Most of you are fully aware by now that social media plays a significant role in building your authority as a thought leader and expert in your field.
One of social media’s great advantages over traditional media is that you get to control your message to an extent you can’t when you’re being interviewed by a print journalist, a talk radio host or a TV show host. With social media, there is no media “gatekeeper” standing between you and your audience.
That’s the good news!
But, as wonderful as social media is for promoting your brand, it does present its own treacherous pitfalls. A particularly onerous drawback is that your social media followers can post responses to your posts that are, shall we say, less than ideal!
That happened just this week to one of our clients when one of her Twitter followers suggested quite publicly and forcefully that she quit posting about one subject (business culture) and write about a different subject (blockchain) he cared about instead! (This is the polite version. I will refrain from injuring your ears with the sailor’s language he actually used.)
It was, to say the least, quite an aggressive response to a fairly innocuous post.
Luckily for all of us, there are lessons to be learned from how this situation played out. Jay York, our senior social media strategist who manages our client’s social media platforms, says there were a few options he considered.
On behalf of the client, Jay could have directly challenged the person’s comment. He could have also tagged the blockchain community, who likely would have brought down their wrath on the errant poster.
But the option Jay chose was to send a private message to the poster, politely requesting that the comment please be removed because it didn’t help a mutual objective they both had of bridging the gap between business and blockchain people.
A few hours later, the very contrite poster replied, apologizing and removing the post.
So, in case you ever find yourself in a similar distasteful situation with one of your social media accounts, let’s break down how you can try to duplicate what Jay did:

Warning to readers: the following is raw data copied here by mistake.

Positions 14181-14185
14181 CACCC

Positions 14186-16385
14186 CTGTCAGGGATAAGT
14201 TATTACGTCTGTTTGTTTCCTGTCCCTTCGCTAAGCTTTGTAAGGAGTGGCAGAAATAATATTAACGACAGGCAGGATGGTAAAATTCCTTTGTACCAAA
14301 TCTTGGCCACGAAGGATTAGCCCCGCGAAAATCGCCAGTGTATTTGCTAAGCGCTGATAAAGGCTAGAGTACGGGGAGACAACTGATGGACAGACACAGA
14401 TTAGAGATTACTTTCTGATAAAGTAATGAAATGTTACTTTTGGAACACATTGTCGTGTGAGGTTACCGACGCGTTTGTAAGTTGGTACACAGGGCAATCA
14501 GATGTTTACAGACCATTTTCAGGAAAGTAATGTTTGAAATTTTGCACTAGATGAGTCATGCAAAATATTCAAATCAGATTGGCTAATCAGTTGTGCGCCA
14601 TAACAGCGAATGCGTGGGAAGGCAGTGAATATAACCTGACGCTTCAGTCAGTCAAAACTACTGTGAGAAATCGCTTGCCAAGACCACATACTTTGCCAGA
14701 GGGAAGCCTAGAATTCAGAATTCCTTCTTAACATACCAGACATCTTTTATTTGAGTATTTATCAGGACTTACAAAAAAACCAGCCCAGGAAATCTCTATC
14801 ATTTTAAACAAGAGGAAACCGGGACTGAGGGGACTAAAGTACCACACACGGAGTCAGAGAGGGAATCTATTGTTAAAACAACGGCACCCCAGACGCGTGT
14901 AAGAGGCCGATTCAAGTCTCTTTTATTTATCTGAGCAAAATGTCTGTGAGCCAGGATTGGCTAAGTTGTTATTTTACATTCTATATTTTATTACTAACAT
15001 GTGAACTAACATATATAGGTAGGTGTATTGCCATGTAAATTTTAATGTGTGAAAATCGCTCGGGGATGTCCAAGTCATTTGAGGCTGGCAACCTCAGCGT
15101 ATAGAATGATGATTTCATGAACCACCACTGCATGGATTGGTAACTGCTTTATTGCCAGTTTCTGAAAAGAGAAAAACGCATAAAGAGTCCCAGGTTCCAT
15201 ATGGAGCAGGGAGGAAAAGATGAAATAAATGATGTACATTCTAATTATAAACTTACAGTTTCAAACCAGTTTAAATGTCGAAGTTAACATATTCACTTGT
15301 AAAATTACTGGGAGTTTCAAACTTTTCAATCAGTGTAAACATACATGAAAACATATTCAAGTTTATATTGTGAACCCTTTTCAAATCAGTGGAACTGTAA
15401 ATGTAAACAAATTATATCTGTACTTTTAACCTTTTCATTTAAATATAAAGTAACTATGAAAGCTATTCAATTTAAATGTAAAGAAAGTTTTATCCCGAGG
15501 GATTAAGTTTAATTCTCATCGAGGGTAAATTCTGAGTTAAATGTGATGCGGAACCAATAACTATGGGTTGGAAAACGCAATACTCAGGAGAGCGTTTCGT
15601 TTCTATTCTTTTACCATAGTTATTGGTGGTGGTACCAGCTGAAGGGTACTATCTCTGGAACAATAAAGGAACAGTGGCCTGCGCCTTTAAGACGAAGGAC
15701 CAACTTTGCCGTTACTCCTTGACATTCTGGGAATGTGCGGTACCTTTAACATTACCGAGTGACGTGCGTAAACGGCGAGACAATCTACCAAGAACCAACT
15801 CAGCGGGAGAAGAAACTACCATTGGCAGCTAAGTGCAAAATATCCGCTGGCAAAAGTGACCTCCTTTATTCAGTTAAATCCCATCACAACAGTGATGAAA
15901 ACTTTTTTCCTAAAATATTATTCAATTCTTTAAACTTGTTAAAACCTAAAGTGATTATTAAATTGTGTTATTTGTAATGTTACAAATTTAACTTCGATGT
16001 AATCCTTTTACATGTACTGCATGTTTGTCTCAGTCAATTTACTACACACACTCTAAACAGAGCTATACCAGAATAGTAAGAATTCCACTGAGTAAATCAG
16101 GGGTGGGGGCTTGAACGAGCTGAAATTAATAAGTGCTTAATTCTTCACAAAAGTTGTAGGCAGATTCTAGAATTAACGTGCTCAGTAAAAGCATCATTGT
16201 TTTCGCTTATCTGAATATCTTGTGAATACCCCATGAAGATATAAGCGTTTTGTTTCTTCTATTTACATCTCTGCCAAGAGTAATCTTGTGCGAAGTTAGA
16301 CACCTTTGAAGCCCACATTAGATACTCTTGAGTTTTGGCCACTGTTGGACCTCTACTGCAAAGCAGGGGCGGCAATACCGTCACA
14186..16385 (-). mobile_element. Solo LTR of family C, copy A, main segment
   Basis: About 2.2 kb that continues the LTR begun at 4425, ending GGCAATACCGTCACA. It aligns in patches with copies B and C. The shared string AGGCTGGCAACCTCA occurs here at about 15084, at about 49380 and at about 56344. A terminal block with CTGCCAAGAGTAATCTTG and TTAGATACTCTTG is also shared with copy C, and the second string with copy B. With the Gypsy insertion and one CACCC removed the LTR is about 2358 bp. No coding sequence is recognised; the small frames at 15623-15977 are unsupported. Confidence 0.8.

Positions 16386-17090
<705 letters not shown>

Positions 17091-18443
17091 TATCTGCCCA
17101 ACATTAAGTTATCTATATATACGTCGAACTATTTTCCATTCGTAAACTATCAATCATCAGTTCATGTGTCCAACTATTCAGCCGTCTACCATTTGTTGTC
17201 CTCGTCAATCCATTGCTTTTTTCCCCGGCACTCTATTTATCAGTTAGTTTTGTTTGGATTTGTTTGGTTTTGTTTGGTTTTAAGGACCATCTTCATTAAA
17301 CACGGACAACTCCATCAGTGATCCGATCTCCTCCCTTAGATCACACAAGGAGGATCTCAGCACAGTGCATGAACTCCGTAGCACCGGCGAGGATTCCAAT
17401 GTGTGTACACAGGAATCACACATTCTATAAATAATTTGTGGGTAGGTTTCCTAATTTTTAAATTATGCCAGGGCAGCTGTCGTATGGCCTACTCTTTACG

- Find common ground. “In marketing, sometimes you can turn threats into opportunities,” Jay says. Let’s face it, social media has plenty of trolls who post objectionable things just to be jerks, and there’s no reasoning with people like that. But Jay says he surmised this wasn’t the case in this situation. After all, this person chose to follow our client on Twitter and seemed to respect her. By finding common ground (their shared interest in blockchain) they were able to come to a mutual understanding.
- Be respectful. When someone is rude to you (and this post was exceptionally rude with foul language to match) there’s a natural temptation to respond in kind. You want to just let them have it! Resist that temptation. Maybe you’ve heard the old saying “you catch more flies with honey than vinegar.” I think Jay proved that saying has merit because the disagreeable person became agreeable in the end, doing exactly what Jay wanted to happen for our client. A hostile response might have escalated the situation rather than resolved it.
- Look beyond the face of what’s occurring. Everything isn’t black and white, and sometimes you have to dive below the surface and explore what’s really going on. Yes, this person had come off as critical to an almost irrational degree, but he also had raised a point about the kind of social media content he was looking for from our client. Once you worked your way through the vitriol, his post really was a request for her to share more content about a subject he cared about.
What’s interesting here, I think, is that while social media platforms such as Facebook, Twitter, Instagram, LinkedIn and others are largely a product of the 21st century, the human beings who use them are still fundamentally the same way human beings always have been.
Just like in face-to-face business dealings, good manners are still important and can help smooth the way through those less-than-desirable situations.